Urgent action is required in the area of human resource development including cadre review, staff size, organisational structure, etc. as a step towards a more competent, efficient and professional organisation. Both AIR and Doordarshan need to capitalise on its full potential and the possibilities of the new media. Under the Prasar Bharati Act, the Central government can legitimately ask the corporation to furnish all forecast, estimates, information and documents with regard to its financial transactions and engagements. It is incumbent upon the PSB to evolve more aggressive strategies for marketing its programmes, archival material, facilities and services and expertise to meet the infrastructural and technological challenges in future.

The PSB’s vision is unbiased, credible and autonomous, which makes Indians better citizens, enriches their lives with correct information, quality entertainment and value education. Presently, the basic flaws in organisation and control need to be fixed in-house. Blindly following foreign models may not be appropriate due to uniqueness of its character, needs of the audience and the relevant constitutional requirements. The PSB has to set its own house in order, to serve the public good and provide information services that commercial broadcasters may find difficult to achieve. The perception created about the PSB being its master’s voice is a myth.

Bimal Julka is Central Information Commissioner and was Secretary in the Information and Broadcasting Ministry. The views expressed are personal

Centre | Rajiv Mehrotra

 

The public, legal face of its autonomy belies the reality of its relationship with the I&B Ministry

 

The Prasar Bharati Corporation that administers DD and AIR has been in limbo and decay for decades. The average age of its demoralised programme staff is 50-plus. Urban elites see it as obsolete and out of sync with audiences. The challenges are overwhelming. After a long night, there is a glimmer of possibility. We must support this.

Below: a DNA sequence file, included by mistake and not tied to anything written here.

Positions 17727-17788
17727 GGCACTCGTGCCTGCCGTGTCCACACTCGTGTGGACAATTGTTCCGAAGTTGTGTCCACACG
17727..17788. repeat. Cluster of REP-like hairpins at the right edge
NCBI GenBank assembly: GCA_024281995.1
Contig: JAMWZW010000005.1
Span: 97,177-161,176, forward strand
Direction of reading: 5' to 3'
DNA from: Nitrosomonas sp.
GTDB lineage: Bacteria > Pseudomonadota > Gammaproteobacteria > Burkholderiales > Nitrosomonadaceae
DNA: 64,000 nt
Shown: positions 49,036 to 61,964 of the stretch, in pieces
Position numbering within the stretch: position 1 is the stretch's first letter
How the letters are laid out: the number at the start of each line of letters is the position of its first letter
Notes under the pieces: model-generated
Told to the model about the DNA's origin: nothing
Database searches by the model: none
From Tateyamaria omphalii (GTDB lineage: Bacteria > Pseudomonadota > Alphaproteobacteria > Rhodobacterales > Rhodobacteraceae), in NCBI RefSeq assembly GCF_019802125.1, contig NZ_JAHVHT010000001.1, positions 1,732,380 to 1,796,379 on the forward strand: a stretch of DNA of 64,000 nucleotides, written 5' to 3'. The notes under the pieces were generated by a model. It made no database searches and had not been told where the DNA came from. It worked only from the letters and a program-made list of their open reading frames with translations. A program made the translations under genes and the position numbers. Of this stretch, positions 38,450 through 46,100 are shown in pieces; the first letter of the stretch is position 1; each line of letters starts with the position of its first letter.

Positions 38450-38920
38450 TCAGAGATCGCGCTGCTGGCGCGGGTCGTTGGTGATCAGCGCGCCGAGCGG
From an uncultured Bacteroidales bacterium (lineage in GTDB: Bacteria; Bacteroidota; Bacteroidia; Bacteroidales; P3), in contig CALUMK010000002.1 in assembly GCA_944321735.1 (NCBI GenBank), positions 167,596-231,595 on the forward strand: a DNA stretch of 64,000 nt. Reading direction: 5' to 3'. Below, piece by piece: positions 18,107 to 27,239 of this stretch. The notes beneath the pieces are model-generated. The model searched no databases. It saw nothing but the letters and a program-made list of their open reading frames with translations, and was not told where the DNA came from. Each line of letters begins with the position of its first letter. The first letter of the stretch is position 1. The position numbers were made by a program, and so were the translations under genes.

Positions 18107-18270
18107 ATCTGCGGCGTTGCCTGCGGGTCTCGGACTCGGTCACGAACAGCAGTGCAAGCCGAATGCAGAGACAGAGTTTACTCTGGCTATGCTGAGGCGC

Deepening reach

Prasar Bharati is expanding its reach among regional and rural audiences, the disadvantaged and the disenfranchised, providing them local content in tune with their needs and tastes. This is a core constituency for a public service broadcaster. Last year, the viewership of DD’s Kisan channel grew by 60%, that of a bouquet of its regional channels by nearly 70% and the revenue from DD DTH (Direct To Home) service against competition from big players like Tata Sky and Airtel increased by 48%. DD is set to launch a major programming initiative for the critical North-East channel. It is completing a massive content commissioning and acquisition exercise. More than ₹100 crore has been invested in 100 different programmes in diverse genres. The Doordarshan/ Public Service Broadcasting Trust partnership has yielded 650 independent documentary films so far, with more to follow. They have won 59 national awards from the President of India and won an award from around the world for virtually every second film. It can be done! Make in India for the world!